You’re not remembering it as it was. You’re pretty sure the rooms were bigger. And the ceilings were lower. There was red carpet. Or were the walls red? No, no it was definitely the carpet. But maybe it was more burgundy. And there were so many windows and a strange buzz from the air conditioner. At least that’s how you remember it. But you’ll never know for sure. The place is different now. You can never go back because it will never be the same and it will only disappoint you. So all you have is your memory and maybe a few snapshots but they don’t do it justice because a place is more than its image. It’s more than walls and floors. It’s a collage. It’s the way the floorboards creak, the way it smells in summer, the way your muscles remember the layout of every room. Photographs don’t capture that. They’re too static. They’re frozen in time and don’t smell like anything. But you hold on to those snapshots anyway because memory is unreliable. Every time you remember something you have to reconstruct it piece by piece and inevitably there are parts missing so you fill in the gaps - you exaggerate, embellish and invent. Sometimes you get close to the real thing but it’s never exact and it’s never the same twice. Memory is fluid. It expands and contracts, explodes and collapses. But in the end maybe your exaggerations, embellishments and inventions are more interesting than the real thing so you grasp on to those instead and repeat them over and over until they become “true,” all the while telling yourself that the truth is relative anyway so what’s the difference?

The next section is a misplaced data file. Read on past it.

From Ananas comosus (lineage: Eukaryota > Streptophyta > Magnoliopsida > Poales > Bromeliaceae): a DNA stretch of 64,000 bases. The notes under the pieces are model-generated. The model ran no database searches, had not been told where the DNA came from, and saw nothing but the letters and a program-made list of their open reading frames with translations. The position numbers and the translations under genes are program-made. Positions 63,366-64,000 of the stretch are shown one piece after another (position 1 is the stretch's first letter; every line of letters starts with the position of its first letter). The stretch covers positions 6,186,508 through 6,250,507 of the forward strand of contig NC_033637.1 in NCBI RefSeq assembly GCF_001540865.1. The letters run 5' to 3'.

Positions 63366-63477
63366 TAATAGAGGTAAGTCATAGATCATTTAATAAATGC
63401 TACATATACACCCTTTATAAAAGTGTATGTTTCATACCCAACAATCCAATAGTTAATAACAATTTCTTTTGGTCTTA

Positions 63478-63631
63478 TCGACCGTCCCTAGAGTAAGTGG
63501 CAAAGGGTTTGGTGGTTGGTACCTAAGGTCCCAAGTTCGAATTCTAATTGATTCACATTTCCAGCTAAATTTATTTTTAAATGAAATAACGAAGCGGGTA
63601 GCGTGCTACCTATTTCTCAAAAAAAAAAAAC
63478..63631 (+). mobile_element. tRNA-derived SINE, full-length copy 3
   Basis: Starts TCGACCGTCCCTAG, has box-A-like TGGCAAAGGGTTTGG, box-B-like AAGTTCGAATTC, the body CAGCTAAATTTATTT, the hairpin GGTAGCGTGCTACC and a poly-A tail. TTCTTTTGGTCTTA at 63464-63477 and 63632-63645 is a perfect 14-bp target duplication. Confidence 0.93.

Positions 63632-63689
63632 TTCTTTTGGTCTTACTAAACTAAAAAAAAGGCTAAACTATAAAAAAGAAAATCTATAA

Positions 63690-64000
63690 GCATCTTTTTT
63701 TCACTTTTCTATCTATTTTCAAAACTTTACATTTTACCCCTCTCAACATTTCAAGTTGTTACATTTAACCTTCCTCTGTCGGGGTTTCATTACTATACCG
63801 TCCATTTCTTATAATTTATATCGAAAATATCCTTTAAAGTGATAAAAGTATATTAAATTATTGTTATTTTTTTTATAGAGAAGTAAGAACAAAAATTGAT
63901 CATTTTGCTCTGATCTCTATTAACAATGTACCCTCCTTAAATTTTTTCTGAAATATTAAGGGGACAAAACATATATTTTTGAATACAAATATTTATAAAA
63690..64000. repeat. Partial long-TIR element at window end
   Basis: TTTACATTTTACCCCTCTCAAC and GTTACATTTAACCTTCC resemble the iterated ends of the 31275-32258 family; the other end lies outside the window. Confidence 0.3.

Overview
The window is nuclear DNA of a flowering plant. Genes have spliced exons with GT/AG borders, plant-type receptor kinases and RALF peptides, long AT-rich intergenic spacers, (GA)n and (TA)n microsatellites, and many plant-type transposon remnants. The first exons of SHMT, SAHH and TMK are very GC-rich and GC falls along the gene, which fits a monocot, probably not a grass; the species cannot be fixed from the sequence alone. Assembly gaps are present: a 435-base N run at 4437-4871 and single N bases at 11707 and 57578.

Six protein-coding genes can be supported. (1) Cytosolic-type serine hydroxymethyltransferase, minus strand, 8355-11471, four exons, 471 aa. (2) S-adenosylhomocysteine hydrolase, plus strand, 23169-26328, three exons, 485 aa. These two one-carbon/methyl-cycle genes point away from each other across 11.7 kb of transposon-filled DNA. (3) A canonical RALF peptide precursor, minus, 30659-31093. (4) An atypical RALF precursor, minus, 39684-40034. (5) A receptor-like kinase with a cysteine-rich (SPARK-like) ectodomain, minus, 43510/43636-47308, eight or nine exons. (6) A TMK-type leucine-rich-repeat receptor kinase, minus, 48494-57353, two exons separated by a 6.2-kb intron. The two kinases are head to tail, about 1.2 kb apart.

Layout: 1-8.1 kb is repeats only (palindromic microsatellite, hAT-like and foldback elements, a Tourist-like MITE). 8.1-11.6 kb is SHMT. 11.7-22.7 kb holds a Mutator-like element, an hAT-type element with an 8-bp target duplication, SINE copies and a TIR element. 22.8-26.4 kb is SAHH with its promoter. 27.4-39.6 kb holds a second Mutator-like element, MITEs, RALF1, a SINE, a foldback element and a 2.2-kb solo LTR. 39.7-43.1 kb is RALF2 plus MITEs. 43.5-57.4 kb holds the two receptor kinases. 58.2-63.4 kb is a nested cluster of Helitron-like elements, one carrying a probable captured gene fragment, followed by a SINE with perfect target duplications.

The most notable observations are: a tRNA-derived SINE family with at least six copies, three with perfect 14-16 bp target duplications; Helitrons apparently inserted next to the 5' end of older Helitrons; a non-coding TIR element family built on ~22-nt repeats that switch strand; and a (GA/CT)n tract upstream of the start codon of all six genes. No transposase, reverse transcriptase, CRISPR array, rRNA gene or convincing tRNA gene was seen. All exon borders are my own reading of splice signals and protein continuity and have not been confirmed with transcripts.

As It Was (As It Were) is a mixed media installation that uses photography, drawing and construction materials to dissect the psychological space of memory - specifically the memory of home. It blends the familiar with the unfamiliar to challenge associations we have with common architectural structures. The installation celebrates memory’s inaccuracies, its narrative gaps and the way we put the pieces together.
Kate Stone is a Brooklyn-based artist. She received a BA in Photography from Bard College and an MFA from Parsons the New School for Design. She was a recipient of the Tierney Fellowship and The Lotos Foundation Prize. Her work has been exhibited at The Center for Photography at Woodstock, Cuchifritos Gallery + Project Space, FiveMyles, Aljira a Center for Contemporary Art, among others.